In [1]:

```
%run load_lib_ch3.py
```

In this chapter, the most common morphological operations will be demonstrated. ** Morphological Image Processing** is a term describing image processing methods that do not rely on the pixels' values but rather on their relative ordering. They are typically used for binary images and in some cases also for grayscale images. For a morphological function on an image $M(f(x,y)) = g(x,y)$, the relationship $M(f(x+a,y+b))=g(x+a,y+b)$ is also true. This means the Morphological operations are

In [2]:

```
plt.imshow(img2)
plt.axis('off')
plt.show()
binary_img = fn.otsu(img2)
```

They apply a ** structuring element** at all possible locations in an image. It is a kernel matrix with binary values. The most common kernels are All-ones, cross, eclipse/round, but other kernels could be used for detection of a particular pattern.

In [3]:

```
kernel = np.array([
[0,0,1,0,0],
[0,0,1,0,0],
[1,1,1,1,1],
[0,0,1,0,0],
[0,0,1,0,0]
], dtype=np.uint8)
```

In [4]:

```
stuctural_element_plot(kernel)
```

The mathematical definition of a morphological operation for binary images is as follows:

Suppose that $F$ is the set of $x$,$y$ coordinates of the input image, and that $K$ is the set of coordinates for the kernel.
Let $K_{xy}$ denote the translation of $K$ so that its origin is at coordinates $x$,$y$.

Then the morphological operation of $F$ by $K$ is simply the set of all points $(x,y)$ such that the conditions are met.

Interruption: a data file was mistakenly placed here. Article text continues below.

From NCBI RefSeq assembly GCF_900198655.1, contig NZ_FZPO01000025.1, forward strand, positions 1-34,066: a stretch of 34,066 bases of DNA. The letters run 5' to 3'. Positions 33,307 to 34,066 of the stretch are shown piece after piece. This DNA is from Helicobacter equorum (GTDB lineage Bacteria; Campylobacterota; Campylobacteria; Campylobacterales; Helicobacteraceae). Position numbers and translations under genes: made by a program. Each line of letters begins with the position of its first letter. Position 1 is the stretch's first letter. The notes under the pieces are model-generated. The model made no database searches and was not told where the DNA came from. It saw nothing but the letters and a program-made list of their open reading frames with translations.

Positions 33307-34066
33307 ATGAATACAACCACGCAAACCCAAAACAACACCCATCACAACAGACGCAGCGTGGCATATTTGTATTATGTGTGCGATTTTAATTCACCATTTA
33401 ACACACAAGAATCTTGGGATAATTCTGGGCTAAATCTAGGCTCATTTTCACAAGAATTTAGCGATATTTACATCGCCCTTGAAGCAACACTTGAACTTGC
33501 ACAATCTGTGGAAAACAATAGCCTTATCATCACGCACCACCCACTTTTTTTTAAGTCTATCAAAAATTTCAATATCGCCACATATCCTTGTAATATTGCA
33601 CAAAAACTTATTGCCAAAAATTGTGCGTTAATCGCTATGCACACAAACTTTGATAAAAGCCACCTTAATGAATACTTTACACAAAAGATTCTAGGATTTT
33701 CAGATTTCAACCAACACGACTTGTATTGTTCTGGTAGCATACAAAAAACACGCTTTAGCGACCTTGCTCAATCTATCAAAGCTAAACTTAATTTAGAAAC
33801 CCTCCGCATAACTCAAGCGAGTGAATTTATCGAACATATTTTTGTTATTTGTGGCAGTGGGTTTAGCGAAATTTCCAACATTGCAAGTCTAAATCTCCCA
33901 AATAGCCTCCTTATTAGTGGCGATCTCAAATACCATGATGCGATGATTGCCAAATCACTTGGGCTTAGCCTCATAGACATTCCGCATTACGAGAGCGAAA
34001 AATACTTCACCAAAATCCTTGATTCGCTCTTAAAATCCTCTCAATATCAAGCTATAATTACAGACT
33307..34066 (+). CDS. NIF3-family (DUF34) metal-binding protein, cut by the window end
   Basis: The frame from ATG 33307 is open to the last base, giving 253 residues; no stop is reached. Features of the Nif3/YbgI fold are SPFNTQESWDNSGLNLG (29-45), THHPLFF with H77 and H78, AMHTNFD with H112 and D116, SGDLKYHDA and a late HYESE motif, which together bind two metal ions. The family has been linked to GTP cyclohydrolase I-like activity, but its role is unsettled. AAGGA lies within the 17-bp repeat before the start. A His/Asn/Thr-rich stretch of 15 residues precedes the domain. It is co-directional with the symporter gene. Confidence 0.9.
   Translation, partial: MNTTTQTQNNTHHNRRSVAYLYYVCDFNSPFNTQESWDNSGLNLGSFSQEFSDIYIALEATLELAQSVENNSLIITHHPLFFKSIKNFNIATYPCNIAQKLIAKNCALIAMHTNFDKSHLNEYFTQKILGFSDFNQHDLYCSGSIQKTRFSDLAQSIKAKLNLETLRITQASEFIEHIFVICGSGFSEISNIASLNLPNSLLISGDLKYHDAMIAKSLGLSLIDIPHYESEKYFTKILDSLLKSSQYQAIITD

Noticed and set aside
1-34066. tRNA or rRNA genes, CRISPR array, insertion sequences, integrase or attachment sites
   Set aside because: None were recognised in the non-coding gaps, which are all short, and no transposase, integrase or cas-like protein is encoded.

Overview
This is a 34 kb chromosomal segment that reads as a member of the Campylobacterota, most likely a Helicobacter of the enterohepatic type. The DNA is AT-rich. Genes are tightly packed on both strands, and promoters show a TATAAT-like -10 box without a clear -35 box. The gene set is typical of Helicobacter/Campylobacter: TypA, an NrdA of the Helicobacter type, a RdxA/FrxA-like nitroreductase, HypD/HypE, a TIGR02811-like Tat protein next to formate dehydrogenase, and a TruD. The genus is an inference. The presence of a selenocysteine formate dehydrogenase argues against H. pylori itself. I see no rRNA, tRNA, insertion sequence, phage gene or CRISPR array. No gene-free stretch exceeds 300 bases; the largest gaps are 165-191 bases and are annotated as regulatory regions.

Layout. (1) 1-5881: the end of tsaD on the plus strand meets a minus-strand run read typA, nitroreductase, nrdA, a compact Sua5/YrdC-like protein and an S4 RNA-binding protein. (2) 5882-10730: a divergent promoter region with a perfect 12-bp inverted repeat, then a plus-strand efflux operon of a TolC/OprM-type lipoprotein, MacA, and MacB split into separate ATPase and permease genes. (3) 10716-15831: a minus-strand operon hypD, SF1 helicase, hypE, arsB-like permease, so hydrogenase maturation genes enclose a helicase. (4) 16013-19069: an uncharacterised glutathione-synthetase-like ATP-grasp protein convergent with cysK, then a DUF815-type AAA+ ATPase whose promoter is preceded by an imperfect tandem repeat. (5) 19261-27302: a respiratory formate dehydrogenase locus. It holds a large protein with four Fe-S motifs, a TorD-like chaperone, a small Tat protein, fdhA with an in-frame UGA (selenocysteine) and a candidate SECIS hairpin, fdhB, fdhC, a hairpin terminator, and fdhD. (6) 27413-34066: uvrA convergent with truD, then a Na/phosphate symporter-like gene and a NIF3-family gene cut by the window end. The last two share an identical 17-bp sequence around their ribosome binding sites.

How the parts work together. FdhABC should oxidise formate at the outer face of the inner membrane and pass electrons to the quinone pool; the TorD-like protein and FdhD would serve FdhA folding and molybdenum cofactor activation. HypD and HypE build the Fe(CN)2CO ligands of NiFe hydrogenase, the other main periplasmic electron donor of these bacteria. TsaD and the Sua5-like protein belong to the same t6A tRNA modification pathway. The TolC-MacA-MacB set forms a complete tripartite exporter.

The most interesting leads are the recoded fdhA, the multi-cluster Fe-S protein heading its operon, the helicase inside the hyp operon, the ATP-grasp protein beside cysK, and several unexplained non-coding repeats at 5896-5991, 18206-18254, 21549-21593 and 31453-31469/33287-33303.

The typical morphological functions that the structural element could be used for are:

: The condition is that the intersection of $K_{xy}$ with $F$ is non-empty. It makes the white parts*Dilation**grow*.

In [5]:

```
dilation = cv2.dilate(binary_img,kernel,iterations = 1)
compare_result_bw(binary_img, dilation)
```

: The condition is that $K_{xy}$ is a subset of $F$. It makes the white parts*Erosion**shrink*

In [6]:

```
erosion = cv2.erode(binary_img,kernel,iterations = 1)
compare_result_bw(binary_img, erosion)
```

: Is erosion followed by dilation. It can be used remove small white particles.*Opening*

In [7]:

```
opening = cv2.morphologyEx(binary_img, cv2.MORPH_OPEN, kernel)
compare_result_bw(binary_img, opening)
```

: Is dilation followed by erosion. It can be used to remove small black particles.*Closing*

In [8]:

```
closing = cv2.morphologyEx(binary_img, cv2.MORPH_CLOSE, kernel)
compare_result_bw(binary_img, closing)
```

: The difference between the dilation and erosion of an image. Used for edge detection.*Gradient*

In [9]:

```
gradient = cv2.morphologyEx(binary_img, cv2.MORPH_GRADIENT, kernel)
compare_result_bw(binary_img, gradient)
```

Morphological Image Processing: The University of Auckland, Intelligent Vision Systems, Morphological Image Processing